Henry's menu is a love song to Merida, a culinary tradition he describes as having more in common with other Central American countries than with central Mexico. Tamales are central to the cooking, though they don't often look like what Americans have in mind when they think of the dish. Chicken is rarely used; instead, turkey is the poultry go-to. Seafood plays a prominent role, as do bright citrusy flavors.
"We try to do things seasonally, but I can't wait for spring," Henry laughs.
Henry is humbled that Poremba had such faith in him and marvels at how quickly he handed him the reins. Judging from the response he has been getting, Poremba made the right call.
"He's letting me really go with my creativity," Henry says. "Right now, the kitchen is as close as it will ever be to being mine."
Henry took a break to share his thoughts on the St. Louis food and beverage scene, why you'll find him out on his back porch no matter what the weather, and the pit stop he often takes on the way home from work.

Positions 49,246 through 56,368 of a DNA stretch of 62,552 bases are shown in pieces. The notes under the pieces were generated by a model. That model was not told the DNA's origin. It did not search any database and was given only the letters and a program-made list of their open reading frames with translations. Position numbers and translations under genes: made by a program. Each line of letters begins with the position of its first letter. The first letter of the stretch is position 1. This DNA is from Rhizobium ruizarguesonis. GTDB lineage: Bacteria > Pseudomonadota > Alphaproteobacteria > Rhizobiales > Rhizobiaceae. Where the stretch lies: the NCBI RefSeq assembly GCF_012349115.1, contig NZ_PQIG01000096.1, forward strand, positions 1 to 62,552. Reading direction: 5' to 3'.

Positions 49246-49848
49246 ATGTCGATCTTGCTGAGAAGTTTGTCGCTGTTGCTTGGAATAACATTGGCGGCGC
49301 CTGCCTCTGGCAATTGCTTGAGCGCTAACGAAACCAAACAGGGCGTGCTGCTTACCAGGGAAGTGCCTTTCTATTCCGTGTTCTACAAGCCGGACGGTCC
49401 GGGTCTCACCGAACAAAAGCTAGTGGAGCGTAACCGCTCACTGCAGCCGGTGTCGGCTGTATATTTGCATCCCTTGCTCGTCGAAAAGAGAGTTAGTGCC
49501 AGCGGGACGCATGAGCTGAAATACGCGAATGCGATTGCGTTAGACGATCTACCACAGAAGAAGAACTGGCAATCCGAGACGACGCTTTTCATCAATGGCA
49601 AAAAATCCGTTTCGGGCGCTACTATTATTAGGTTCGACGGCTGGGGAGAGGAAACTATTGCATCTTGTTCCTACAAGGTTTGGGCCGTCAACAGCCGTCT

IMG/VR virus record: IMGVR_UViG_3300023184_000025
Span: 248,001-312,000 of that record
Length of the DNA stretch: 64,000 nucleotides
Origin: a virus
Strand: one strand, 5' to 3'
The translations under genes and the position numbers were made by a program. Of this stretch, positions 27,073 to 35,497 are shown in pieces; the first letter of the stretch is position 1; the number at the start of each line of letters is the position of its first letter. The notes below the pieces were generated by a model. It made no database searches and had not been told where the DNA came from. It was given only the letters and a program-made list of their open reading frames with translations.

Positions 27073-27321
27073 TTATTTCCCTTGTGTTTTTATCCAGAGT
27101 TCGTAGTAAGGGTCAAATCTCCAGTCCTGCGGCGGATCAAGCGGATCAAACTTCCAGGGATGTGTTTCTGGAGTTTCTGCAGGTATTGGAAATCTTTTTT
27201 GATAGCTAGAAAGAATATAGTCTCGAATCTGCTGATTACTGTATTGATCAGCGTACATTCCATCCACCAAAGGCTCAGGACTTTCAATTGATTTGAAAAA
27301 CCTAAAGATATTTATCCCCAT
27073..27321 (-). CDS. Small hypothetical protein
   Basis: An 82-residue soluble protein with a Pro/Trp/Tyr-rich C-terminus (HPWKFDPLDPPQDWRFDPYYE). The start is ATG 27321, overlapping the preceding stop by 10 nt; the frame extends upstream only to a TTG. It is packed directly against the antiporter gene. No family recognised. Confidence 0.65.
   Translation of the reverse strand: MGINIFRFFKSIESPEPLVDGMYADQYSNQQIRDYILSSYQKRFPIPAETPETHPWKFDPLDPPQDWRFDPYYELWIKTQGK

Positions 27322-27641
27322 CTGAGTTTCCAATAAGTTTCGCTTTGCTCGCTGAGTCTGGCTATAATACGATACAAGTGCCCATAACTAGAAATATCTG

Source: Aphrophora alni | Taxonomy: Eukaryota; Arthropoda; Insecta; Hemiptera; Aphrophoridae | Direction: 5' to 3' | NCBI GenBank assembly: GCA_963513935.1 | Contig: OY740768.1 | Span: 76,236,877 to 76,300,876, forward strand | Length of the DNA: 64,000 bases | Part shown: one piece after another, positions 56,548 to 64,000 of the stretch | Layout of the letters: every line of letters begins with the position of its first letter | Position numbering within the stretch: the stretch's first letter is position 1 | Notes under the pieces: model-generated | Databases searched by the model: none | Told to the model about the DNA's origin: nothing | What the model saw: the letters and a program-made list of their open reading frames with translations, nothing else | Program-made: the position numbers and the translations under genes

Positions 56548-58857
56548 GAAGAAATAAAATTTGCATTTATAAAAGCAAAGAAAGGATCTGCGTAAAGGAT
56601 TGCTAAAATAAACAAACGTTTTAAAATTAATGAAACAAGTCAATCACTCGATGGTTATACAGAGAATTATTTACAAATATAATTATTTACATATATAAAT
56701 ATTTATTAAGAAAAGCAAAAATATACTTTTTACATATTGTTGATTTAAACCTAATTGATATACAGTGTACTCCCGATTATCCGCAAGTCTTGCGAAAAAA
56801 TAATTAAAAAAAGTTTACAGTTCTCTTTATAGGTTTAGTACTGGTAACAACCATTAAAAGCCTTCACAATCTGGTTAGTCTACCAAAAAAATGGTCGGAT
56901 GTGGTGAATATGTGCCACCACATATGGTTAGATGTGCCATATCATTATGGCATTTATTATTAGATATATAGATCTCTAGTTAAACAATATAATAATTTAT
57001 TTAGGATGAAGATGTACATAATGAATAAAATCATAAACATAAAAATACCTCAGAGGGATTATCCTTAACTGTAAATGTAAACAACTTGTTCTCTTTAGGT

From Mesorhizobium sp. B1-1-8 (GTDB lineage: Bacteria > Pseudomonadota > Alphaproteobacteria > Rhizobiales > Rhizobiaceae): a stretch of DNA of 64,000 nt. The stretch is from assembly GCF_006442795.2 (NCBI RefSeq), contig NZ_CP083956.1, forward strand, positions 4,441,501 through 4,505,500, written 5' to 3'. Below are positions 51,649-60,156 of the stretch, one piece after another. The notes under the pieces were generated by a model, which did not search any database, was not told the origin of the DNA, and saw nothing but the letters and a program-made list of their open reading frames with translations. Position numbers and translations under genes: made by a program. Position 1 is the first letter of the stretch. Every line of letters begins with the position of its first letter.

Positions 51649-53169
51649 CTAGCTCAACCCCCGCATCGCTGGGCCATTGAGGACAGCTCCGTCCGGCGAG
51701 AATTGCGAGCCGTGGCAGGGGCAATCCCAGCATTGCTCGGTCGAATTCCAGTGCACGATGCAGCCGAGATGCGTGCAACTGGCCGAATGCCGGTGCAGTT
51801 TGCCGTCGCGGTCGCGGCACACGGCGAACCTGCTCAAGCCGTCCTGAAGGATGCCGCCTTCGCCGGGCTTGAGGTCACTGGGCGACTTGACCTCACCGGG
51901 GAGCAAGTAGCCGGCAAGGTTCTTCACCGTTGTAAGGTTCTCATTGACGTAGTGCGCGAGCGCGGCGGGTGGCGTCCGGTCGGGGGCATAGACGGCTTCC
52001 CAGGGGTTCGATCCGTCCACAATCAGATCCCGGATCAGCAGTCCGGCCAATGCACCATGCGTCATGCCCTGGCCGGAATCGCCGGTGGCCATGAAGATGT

What is one thing people don’t know about you that you wish they did?
Even though my name is Alex Henry, I am from Yucatan Mexico, so I might know a little bit about the food I am trying to create.
What daily ritual is non-negotiable for you?
Drinking a cup of either tea or coffee outside on my porch, regardless of the weather.
If you could have any superpower, what would it be?
I would want the ability to clean up and decontaminate the environment.
What is the most positive thing in food, wine or cocktails that you’ve noticed in St. Louis over the past year?
A continuing move toward using using more local and sustainable products.